How to Recover From a Long-Term Injury
If you work out, you’ve been there. You’re making great progress. And then something pulls the wrong way. It’s easy to think, “Why me? Why now?”
Injuries can shake your confidence and make you feel like you’re losing all the work you put in. If you’ve suddenly found yourself sidelined by an injury, don’t worry – it’s normal to feel this way.
While injuries can be disruptive to your lifestyle (both physically and emotionally), there are always steps you can take to get back on the field, court, or mat.
What’s the best way to shake off the frustration of a long-term injury and get healthy again? Here are a few of our top tips:
1. Acknowledge the reality of your situation.
It’s easy to focus on the “what ifs.” No one likes getting hurt. Don’t spend too much time or energy thinking about how you could have avoided it. Your injury may have interrupted your goals, but if you accept where you are, you can make a plan to move forward.
2. Set realistic goals.
As you begin the recovery process, you may have to re-assess how you measure success. It may mean that you have to rebuild arm or leg strength and endurance. Keep focused on your new goals and take practical steps forward. You shouldn’t expect your body to be able to keep up and move the way you could pre-injury. Specialized coaches and trainers can help set realistic goals for long-term injury recovery.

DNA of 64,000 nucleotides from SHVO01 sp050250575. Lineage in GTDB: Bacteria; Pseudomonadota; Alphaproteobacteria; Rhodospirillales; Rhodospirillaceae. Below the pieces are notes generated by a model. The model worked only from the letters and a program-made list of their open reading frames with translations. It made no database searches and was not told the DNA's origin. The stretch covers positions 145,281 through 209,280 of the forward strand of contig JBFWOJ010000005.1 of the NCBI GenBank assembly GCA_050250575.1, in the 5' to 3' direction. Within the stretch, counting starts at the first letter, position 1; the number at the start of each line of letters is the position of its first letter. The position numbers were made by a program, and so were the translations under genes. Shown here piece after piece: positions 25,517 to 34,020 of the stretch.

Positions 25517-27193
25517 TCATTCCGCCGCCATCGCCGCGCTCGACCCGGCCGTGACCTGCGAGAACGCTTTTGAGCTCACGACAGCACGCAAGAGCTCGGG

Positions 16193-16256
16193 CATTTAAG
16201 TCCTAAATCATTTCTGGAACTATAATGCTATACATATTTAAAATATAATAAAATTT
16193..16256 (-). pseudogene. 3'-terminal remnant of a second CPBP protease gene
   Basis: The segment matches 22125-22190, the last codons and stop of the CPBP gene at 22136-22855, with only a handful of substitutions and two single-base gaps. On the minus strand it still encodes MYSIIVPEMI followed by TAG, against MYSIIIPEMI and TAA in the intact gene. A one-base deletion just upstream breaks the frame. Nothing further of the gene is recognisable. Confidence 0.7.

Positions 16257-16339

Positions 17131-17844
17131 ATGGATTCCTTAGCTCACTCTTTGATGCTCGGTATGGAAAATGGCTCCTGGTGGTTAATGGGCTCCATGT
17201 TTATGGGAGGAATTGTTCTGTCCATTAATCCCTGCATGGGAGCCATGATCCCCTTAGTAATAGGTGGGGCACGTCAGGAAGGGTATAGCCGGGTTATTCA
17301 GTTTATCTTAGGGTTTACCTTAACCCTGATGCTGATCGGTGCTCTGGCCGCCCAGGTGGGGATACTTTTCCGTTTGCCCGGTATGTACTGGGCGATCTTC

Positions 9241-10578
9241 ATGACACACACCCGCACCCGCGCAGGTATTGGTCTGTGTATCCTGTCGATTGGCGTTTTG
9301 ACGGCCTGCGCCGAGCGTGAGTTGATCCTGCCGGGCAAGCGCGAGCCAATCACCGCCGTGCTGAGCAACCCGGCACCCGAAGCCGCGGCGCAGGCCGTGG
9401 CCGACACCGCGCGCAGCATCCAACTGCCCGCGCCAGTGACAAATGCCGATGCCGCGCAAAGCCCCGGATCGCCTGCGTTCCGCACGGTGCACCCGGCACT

3. Take an active part in your recovery.
Be as motivated in recovery as you were in your training. That means being consistent with physical therapy. Meet with someone who can help you make a plan for when it’s safe to move again. Follow your doctor’s or trainer’s advice closely without cutting corners. If your injury allows you to continue any part of your training, do so. If not, stay the course of your physical therapy exercises.
4. Be patient.
Rushing the healing process so that you can get back a week or two earlier isn’t worth it. You need to allow yourself enough time to heal properly. If you’re over-anxious to get back in action, it’s easy to rush the healing process. That’s a great way to set yourself up for another, more serious injury – and cost yourself even more recovery time. Impatience can put you at risk for developing a chronic injury that does lasting damage. Remember: Sometimes the fastest way of coming back is the slowest.
Recovering from a long-term injury can seem like a setback. What you need to know is that the right attitude goes a long way toward recovery. Discipline yourself to maintain a positive focus on your performance, and find a coach or trainer who can help you get back on track.
If you’re looking for guidance on how to recover from a long-term injury, see what Accel can do for you. Our Return to Play program helps you get back on track and moving toward the best you.